Judge orders probe into conflict of interest claim against Duff & Phelps
RANGERS administrators Duff and Phelps last night insisted a court order to probe their suitability for the role will disprove allegations of a conflict of interest on their part.
At the Court of Session in Edinburgh yesterday, Lord Hodge called for a full report into the claims made on a BBC television documentary last month. The programme raised doubts over the appointment of Duff & Phelps by Rangers owner Craig Whyte when he placed the club in administration on 14 February.
It was claimed that David Grier, a senior partner at Duff & Phelps, was aware of the controversial deal Whyte struck with investment firm Ticketus which he used to fund his purchase of Rangers through advance season ticket sales.
Grier denied the allegation, insisting his only knowledge of Ticketus’ relationship with Rangers at the time of Whyte’s takeover was their previous involvement with the club under Sir David Murray’s ownership. Duff & Phelps are also being investigated by the Insolvency Practitioners Association over the claims.
But Duff & Phelps managing director David Whitehouse, co-administrator of Rangers along with his colleague Paul Clark, is confident his firm will be vindicated by the Court of Session action.
“We welcome the decision by Lord Hodge today,” said Whitehouse. “Producing this report for Lord Hodge will give us an opportunity to demonstrate that the allegation of conflict of interest by the BBC was wrong and grossly irresponsible.
“We have a well-established conflict checking procedure which was fully adhered to and there was no reason for us not to accept the role as administrators. It should be remembered that HMRC withdrew their application to appoint administrators to enable us to do the job. We maintain there is no conflict of interest.” Whitehouse also claimed that a key plank of the BBC documentary’s claims, the opinion of leading insolvency expert Roger Isaacs, had now changed in favour of Duff and Phelps’ position.
“Since the BBC documentary we have met Mr Roger Isaacs who appeared on the programme and was asked for his professional opinion as a forensic accountant,” added Whitehouse.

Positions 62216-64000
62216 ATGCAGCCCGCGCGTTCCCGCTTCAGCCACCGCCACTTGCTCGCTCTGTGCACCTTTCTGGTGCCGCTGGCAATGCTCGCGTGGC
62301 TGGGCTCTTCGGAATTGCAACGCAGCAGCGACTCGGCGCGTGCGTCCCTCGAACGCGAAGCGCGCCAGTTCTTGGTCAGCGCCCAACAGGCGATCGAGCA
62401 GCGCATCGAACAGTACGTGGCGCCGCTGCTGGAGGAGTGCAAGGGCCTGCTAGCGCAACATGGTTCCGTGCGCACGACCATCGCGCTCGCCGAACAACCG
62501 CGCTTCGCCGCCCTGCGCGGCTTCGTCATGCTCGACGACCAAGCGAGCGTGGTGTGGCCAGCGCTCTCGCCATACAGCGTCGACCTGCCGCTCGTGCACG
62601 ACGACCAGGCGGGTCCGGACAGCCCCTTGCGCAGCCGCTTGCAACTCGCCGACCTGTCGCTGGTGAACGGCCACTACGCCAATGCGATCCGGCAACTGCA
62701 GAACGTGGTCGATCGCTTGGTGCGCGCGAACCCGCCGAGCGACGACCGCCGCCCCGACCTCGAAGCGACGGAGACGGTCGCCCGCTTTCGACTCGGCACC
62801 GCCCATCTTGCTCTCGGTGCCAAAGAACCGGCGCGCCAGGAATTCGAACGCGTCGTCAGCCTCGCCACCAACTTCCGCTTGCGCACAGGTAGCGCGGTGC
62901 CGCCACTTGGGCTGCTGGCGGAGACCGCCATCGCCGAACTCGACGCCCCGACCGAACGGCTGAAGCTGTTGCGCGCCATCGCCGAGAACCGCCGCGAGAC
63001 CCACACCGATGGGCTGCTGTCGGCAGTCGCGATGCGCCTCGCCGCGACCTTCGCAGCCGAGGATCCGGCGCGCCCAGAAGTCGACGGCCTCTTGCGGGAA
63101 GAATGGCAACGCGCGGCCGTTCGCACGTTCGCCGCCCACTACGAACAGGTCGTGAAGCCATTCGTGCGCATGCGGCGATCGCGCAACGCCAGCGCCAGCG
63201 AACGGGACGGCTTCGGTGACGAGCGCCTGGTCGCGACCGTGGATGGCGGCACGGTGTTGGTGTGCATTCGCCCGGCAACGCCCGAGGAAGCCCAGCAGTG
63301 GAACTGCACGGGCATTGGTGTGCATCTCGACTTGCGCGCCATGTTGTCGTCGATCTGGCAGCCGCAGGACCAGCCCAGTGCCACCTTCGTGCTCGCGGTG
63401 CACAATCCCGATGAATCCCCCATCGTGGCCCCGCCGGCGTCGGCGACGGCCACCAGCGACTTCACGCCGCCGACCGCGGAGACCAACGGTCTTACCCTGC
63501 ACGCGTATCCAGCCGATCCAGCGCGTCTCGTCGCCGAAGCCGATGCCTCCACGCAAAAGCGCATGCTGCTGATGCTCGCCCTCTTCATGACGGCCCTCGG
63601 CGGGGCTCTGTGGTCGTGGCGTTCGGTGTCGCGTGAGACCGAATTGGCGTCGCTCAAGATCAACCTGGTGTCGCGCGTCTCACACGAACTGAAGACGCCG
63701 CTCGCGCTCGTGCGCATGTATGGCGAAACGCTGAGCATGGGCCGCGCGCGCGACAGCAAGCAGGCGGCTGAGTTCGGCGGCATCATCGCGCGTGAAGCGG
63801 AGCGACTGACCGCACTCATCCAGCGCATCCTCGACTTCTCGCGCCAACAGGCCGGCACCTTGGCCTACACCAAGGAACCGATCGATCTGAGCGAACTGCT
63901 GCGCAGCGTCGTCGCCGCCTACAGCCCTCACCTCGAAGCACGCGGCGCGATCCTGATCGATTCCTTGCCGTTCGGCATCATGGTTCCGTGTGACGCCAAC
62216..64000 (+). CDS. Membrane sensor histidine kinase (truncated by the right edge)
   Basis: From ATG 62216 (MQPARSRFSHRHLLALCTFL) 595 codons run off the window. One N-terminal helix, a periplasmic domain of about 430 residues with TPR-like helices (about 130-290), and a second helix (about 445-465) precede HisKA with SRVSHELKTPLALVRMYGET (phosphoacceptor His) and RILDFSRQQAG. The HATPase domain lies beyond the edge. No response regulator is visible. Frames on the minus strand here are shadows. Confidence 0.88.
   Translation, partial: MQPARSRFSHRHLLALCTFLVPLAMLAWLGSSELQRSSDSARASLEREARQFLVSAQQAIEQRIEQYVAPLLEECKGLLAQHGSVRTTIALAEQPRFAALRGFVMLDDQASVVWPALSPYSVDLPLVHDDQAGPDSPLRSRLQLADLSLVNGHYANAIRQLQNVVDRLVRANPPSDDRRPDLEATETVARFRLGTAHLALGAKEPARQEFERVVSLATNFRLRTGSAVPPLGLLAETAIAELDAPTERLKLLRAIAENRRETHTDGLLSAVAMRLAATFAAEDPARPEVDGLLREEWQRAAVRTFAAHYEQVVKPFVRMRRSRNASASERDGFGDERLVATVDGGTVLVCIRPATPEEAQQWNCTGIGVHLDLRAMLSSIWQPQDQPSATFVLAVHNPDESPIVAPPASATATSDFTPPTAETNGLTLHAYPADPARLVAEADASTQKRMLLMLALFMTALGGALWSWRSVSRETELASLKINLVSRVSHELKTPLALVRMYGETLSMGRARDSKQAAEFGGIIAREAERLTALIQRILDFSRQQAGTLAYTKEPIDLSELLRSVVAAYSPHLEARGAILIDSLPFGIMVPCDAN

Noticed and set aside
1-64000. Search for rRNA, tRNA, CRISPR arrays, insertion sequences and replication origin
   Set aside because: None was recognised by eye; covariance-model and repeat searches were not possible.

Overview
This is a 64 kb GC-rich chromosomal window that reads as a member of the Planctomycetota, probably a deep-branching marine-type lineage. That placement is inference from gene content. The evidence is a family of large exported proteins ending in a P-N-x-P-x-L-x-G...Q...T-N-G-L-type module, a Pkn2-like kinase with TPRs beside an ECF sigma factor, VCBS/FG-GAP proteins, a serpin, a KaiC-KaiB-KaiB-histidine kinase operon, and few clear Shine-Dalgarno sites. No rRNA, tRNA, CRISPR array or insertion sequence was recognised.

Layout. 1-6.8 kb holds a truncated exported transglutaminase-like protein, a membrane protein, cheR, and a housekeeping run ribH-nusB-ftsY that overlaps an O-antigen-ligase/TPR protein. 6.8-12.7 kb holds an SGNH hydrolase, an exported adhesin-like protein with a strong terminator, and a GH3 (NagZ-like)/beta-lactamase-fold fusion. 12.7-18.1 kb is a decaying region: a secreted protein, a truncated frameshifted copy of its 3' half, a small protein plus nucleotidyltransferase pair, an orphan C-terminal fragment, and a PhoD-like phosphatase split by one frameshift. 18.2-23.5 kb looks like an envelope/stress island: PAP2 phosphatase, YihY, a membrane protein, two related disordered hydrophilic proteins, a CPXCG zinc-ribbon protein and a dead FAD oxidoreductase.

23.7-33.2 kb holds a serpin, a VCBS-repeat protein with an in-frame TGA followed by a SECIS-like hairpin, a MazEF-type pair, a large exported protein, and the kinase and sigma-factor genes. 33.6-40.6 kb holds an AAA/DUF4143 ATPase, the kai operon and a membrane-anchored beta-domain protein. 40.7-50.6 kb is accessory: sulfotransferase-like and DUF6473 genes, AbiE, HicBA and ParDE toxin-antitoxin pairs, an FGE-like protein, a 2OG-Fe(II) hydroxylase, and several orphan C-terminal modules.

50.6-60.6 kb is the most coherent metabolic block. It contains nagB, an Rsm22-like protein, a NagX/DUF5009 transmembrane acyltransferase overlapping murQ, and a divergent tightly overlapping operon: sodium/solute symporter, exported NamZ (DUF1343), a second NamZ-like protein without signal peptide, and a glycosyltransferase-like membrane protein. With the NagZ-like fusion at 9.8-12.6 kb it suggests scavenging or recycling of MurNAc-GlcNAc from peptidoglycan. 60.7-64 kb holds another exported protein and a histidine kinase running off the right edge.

“Mr Isaacs informed us that he was not shown relevant documentation by the BBC and now, having reviewed the documentation, has told us that he is satisfied that our firm did not have knowledge of Ticketus funding being used to acquire Rangers in 2011, prior to the transaction being completed.
“We are also co-operating fully with the investigation announced by the Insolvency Practitioners Association and we look forward to that inquiry being concluded as soon as possible. We have also referred the BBC allegations to our solicitors.”
BBC Scotland has said it stands by the claims made in its programme.
In a letter seen by the BBC from Roger Isaacs to Duff and Phelps following a meeting between the two parties, Mr Isaacs states: “At the meeting you made various representations and offered to send me further documents to support them.
“I have now had a chance to consider these and you should please be aware that I have not been persuaded that Duff and Phelps had no knowledge of the Ticketus deal to fund the purchase of the bank debt.”
Mr Isaacs adds: “My view remains, on the basis of the information I have, that Duff and Phelps appear not to have been able to fulfil the necessary requirements of independence to allow them to act as administrators”
In court yesterday, Lord Hodge said he took no view about what the BBC had said, but wanted to know whether Duff and Phelps had obtained and acted on legal advice on the question of conflict of interest.
Lord Hodge said: “There is considerable public interest in this jurisdiction in relation to the administration.”
Lord Hodge added: “I do not want the administration to come to an end without having received that report.”
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